Australian Prime Minister
Asked what the Prime Minister had said during phone calls he had made to Julia Gillard and Kevin Rudd, the Prime Minister’s Spokesperson (PMS) said he had told Julia Gillard how much he had enjoyed working with her and praised her for how well she had chaired the Commonwealth Heads of Government meeting in Perth. He spoke to Kevin Rudd to congratulate him on his appointment as Prime Minister and said that he looked forward to working with him. Both leaders welcomed the fact that the UK and Australia had strengthened relations in the last few years and Mr Rudd had praised the G8 discussions.
Asked about Cabinet ministers using Twitter, the PMS said the Prime Minister’s view was that social media was an important way of communicating with people about what was going on at any particular time. He pointed out that the Prime Minister tweets on a regular basis.
Asked if there would be a public inquiry into allegations of a smear campaign against the family of murdered teenager Stephen Lawrence, the PMS said the Home Secretary was reflecting on the best and quickest way to get to the heart of all outstanding questions following her meeting with the Lawrence family that morning. The Prime Minister had made clear that nothing was off the table and if further investigations or inquiries needed to be held they would be held. The PMS said that the most important thing was to get to the bottom of the allegations as quickly as possible so that the Lawrence family could get the truth after the terrible ordeal they had suffered.
Asked what the Prime Minister’s task force on tackling extremism and radicalisation had discussed during their meeting that morning, the PMS said they discussed extremism in institutions and supporting faith and community leadership to build strong, integrated and united communities. He said the task force will meet on a monthly basis and when it is the right time to update on those discussions, the government would do so.
Asked about the first quarterly Green Deal and Energy Company Obligation statistics published that morning, the PMS said 38,259 Green Deal assessments had been made. He said there was a demand for this and 78 per cent of people who had received an assessment said they either had or were getting energy saving measures installed, or would get something installed. He also said that over 81,000 installations had taken place with the support of the new Energy Company Obligation, which was specifically designed to help those most in need. The PMS said it was a very ambitious long term programme not designed to start today and finish tomorrow. He said five organisations were providing finance for the Deal and there would be 50 by the end of the 2013.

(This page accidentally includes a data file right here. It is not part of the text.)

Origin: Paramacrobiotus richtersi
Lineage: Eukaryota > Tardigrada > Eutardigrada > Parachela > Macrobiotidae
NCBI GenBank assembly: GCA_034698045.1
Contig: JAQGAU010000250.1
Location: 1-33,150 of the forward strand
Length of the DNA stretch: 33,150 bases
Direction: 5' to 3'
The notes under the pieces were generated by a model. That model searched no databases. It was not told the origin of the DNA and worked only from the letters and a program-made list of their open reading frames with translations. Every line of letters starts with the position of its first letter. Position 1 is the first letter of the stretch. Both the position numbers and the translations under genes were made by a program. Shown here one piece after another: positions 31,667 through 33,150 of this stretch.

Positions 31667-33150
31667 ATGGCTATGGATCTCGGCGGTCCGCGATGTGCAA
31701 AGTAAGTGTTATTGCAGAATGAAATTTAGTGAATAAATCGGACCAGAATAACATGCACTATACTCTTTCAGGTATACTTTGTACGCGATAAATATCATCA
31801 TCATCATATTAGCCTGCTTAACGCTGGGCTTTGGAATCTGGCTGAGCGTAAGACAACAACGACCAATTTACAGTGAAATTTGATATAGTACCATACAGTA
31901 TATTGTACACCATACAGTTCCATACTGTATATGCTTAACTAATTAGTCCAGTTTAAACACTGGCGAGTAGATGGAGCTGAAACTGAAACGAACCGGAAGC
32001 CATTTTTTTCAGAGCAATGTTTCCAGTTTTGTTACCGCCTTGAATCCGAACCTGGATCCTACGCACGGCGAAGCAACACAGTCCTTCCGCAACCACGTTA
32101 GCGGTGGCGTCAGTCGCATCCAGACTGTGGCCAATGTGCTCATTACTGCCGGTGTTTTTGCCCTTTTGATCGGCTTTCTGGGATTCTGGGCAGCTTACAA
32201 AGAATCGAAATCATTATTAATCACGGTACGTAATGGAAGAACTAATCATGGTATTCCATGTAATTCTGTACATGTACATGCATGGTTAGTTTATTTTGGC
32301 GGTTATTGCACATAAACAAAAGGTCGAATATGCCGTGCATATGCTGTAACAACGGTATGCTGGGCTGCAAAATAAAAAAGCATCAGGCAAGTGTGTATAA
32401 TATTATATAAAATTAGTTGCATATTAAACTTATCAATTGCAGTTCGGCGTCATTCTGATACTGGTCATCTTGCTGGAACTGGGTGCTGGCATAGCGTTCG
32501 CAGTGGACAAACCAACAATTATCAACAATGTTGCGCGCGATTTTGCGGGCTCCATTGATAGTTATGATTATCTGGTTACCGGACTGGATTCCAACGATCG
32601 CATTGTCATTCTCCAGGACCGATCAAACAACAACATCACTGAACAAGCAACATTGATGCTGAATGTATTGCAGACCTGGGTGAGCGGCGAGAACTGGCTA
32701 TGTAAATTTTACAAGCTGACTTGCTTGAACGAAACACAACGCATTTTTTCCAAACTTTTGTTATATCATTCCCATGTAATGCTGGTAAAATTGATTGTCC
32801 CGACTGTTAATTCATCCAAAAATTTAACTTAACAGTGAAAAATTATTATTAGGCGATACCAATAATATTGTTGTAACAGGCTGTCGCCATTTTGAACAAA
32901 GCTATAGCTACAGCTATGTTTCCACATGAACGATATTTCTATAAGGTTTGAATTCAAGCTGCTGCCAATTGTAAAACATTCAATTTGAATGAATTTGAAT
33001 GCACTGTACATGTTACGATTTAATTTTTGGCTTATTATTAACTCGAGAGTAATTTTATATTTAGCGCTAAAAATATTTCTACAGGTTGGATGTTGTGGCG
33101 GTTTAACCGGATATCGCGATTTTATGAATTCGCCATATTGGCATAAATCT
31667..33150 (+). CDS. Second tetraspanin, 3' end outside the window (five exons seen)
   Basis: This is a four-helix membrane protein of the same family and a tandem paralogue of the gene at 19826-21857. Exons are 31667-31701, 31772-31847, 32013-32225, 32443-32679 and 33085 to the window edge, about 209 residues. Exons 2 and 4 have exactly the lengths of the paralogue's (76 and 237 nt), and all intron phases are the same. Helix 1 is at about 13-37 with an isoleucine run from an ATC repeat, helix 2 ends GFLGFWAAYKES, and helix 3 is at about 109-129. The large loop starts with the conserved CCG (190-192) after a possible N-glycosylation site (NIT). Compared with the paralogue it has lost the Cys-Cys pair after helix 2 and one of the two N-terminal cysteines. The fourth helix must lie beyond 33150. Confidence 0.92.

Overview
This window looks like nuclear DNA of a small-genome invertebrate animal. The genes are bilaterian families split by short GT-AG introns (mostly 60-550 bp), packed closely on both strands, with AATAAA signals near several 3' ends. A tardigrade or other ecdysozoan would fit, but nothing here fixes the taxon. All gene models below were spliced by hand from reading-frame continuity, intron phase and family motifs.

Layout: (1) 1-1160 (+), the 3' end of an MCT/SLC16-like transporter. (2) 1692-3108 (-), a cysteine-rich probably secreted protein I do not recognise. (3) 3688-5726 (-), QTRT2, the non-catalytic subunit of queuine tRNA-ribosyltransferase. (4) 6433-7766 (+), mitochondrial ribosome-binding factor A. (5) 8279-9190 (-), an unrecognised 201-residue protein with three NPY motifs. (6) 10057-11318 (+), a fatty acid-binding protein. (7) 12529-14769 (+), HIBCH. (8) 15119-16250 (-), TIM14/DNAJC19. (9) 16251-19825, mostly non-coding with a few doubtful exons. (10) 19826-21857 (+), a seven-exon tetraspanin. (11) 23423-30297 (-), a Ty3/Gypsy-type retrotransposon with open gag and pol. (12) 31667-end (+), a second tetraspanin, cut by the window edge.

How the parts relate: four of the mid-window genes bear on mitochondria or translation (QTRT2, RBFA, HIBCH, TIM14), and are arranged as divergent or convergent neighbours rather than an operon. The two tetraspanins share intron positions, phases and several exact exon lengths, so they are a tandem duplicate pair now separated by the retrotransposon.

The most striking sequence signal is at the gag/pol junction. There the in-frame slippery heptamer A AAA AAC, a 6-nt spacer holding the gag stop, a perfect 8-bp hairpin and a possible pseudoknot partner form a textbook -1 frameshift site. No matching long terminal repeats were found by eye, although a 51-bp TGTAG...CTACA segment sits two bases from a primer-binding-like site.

Asked whether tax would rise after the next elections, the PMS said he would not speculate on this. He pointed out the large scale of the financial and economic challenge and said that the government had inherited the largest peacetime deficit since the Second World War. He said that the British economy was moving from intensive care to recovery and clearly there was much more to do. The main push for the government had been a reduction in spending, getting control of the welfare budget and getting better efficiency across Whitehall in particular.
Asked about GM foods, the PMS said the Prime Minister’s view was that all food on shelves in British supermarkets had to be safe and that this was the most important thing.
Asked about Work Programme figures published that day, the PMS said this was a new way of offering bespoke, tailored support to people looking for jobs and a new way of contracting providers with genuine payment by results mechanisms. He pointed out there had been a marked improvement over the past year and more than 130,000 people had escaped long term unemployment and found lasting work for over 6 months. He said the programme was about getting people real long-term sustainable employment and keeping them there. The PMS said that 488,000 people who had joined the scheme in the first 12 months had moved off benefits and this was part of wider welfare reforms designed to tackle unemployment and welfare dependency.
Asked about a shale gas survey published that day, the PMS said it was an important part of the announcements that had been made in terms of how the country could support its infrastructure. He said shale gas was an excellent opportunity to have cheaper energy for many years to come and the Prime Minister was keen for it to happen as soon as possible provided it was environmentally safe. He said the government wanted to get the right planning permission in place and local communities must benefit from the new form of energy, getting at least £100,000 for every fracking well created. Asked if the Prime Minister had discussed shale gas with Lyndon Crosby, the PMS said he was not aware that he had.
Asked about plans to end progression pay, the PMS said the Chancellor had set out clear examples of where quite high incremental changes could happen and the problems this could cause. He said the Prime Minister supported the Spending Review and issues around progression pay that the Chancellor had set out.